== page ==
Modi’s ‘stay at home’ call may deepen India’s economic slowdown

By Vrishti Beniwal

India’s economy, already in the grip of a slowdown, is in for more pain after Prime Minister Narendra Modi appealed to citizens to stay at and work from home to curb the coronavirus outbreak.

The services sector, which accounts for about 55% of India’s gross domestic product, is poised to be the worst hit after Modi, in a late evening address on Thursday, urged citizens to go on a self-imposed curfew for a day and private companies to allow employees to work from home for longer. In the country’s vast informal sector, social-distancing measures could mean a dent to productivity and consumption because of job or pay losses.

“The impact of a partial lock-down or social distancing will be significant,” said Rahul Bajoria, a senior economist at Barclays Plc in Mumbai. “If there’s a widespread community outbreak, GDP could fall as low as 3.5% in the year starting April 1.”

Shrinking output may limit growth in an economy that’s already set to expand at an 11-year low of 5% in the current year to March 31. Before the virus outbreak, India had forecast growth to recover to 6%-6.5% in the next fiscal year. S&P Global Ratings and Fitch Ratings have already slashed their growth forecast by 50 basis points.

“The current social-distancing measures will severely impact airlines, hotels, malls, multiplexes, restaurants and retailers,” according to analysts at Crisil Ltd., the local unit of S&P Global. “Lower footfalls and occupancies, decline in business volume and sub-optimal operating efficiencies will impact cash flows of companies in these sectors,” wrote the analysts led by Chief Economist Dharmakirti Joshi.

The government will try to announce a relief package for virus-affected sectors as early as possible, Finance Minister Nirmala Sitharaman said Friday.

In a televised address, Modi advised all citizens to stay at home for a day on March 22, as he sought to stem the spread of the coronavirus — cases of which are relatively low in India at about 200, compared with more than 200,000 infected people globally. His government also barred incoming flights for a week from that day, joining a growing list of countries effectively sealing their borders.

What Bloomberg’s economists say

We had only earlier this week lowered our GDP outlook to consider the direct impact of the local outbreak as confirmed virus cases exceeded 100 as of March 15 and the federal and state governments announced social distancing measures that have already started to crimp economic activity. We are now revising down our GDP estimate for 4Q fiscal 2020 to 3.3%, from our 3.5%.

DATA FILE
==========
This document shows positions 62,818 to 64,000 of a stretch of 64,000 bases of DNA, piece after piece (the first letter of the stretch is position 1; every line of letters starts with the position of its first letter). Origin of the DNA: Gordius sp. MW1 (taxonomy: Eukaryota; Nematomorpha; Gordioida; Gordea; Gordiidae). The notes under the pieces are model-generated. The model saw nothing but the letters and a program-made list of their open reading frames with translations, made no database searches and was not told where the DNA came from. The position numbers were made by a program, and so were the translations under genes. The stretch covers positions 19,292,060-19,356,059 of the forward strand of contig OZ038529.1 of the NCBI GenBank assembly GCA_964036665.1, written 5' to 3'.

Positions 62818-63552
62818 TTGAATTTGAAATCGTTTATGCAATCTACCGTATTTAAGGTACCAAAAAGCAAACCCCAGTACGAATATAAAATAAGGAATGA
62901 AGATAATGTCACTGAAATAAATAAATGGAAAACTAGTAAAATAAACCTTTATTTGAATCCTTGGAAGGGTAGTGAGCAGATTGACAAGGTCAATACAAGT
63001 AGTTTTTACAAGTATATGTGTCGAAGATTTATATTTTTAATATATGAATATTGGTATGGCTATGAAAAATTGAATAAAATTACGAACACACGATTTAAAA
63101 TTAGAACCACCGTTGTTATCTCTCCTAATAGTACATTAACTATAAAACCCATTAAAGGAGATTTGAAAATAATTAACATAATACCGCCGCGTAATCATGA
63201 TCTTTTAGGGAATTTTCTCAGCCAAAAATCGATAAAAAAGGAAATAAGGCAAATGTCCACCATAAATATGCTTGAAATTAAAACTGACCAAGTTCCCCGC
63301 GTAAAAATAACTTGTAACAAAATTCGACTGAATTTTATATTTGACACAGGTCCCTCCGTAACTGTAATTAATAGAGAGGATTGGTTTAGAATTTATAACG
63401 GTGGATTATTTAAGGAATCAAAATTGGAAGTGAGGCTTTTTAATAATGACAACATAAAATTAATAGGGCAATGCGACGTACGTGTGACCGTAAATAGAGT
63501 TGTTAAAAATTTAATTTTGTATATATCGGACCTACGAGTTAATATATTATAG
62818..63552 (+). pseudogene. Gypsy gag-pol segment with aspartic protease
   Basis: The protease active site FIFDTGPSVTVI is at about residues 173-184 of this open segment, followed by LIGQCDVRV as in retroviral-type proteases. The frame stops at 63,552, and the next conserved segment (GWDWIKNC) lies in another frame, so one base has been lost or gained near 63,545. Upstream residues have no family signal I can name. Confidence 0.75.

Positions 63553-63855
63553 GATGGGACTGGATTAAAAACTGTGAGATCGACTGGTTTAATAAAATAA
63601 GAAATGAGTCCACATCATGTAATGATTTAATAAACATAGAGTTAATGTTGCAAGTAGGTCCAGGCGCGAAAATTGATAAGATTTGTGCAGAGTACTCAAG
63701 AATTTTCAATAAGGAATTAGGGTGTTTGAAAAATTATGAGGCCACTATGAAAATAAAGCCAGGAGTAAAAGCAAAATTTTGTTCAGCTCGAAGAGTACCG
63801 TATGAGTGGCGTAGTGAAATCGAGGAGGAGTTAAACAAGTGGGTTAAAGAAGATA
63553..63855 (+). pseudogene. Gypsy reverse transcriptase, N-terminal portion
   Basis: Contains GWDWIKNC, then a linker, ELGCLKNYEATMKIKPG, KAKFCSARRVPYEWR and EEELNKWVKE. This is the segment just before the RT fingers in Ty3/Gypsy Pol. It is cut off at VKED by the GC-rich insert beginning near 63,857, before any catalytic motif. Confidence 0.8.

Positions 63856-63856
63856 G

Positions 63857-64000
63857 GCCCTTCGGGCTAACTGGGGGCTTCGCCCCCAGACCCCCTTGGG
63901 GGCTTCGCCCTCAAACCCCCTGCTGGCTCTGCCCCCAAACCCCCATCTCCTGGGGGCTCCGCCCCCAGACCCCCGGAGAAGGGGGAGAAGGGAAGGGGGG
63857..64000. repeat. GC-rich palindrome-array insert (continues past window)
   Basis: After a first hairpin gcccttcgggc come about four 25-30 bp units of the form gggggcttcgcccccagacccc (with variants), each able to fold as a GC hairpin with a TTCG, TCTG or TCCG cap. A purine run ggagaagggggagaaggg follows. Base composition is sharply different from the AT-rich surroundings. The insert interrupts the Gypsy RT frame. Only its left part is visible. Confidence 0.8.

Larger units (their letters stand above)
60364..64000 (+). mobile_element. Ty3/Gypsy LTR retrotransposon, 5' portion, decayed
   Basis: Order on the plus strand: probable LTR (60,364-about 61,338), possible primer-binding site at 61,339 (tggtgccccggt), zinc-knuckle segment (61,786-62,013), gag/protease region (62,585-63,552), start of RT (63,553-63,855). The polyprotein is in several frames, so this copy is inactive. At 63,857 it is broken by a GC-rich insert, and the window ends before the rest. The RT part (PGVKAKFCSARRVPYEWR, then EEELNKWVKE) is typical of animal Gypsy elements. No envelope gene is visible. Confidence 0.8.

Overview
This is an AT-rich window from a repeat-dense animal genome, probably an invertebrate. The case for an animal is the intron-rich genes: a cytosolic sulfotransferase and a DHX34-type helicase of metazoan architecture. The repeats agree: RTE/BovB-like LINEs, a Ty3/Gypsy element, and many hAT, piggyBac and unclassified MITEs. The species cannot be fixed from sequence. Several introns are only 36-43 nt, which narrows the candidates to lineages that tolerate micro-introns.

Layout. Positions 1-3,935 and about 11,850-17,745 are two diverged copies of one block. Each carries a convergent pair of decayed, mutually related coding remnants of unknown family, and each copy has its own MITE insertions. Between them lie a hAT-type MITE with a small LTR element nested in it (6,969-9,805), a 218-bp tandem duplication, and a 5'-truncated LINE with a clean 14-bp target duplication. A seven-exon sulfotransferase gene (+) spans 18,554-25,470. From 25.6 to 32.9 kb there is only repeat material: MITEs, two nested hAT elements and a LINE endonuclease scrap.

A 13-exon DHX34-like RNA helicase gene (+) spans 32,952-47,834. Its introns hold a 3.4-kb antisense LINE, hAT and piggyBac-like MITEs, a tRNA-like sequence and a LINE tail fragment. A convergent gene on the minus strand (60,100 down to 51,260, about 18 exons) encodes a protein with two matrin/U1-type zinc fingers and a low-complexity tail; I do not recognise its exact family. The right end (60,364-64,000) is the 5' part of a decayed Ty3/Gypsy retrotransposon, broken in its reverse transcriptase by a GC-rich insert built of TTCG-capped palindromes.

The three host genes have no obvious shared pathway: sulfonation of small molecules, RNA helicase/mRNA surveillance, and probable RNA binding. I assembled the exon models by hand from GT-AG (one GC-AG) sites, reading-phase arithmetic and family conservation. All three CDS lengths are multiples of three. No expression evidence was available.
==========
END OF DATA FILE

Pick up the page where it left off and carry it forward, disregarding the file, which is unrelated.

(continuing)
— Abhishek Gupta, India economist

“Consumption being the biggest component of GDP, a lock-down is bound to have a big impact on the economy,” said Devendra Kumar Pant, chief economist at India Ratings and Research, the local unit of Fitch. “Modeling uncertainty in any system will be very difficult, but one can say the slowdown could deepen or prolong further.”

While companies, including billionaire Mukesh Ambani-controlled Reliance Industries Ltd., are asking employees to work from home, the option isn’t feasible in India’s vast informal sector.

“The option to work remotely simply won’t exist for most,” said Shilan Shah, an economist with Capital Economics Pte. in Singapore.

As many households don’t have savings buffers, the government would probably have to back this up with large-scale cash handouts that reach the poorest, he said.

Work from home is posing implementation challenges for the manufacturing sector where workers are required to be physically present at the production sites. The services sector, such as banking and information technology, also needs employees to be present in offices as confidential data is used, according to industry group Federation of Indian Chambers of Commerce and Industry.

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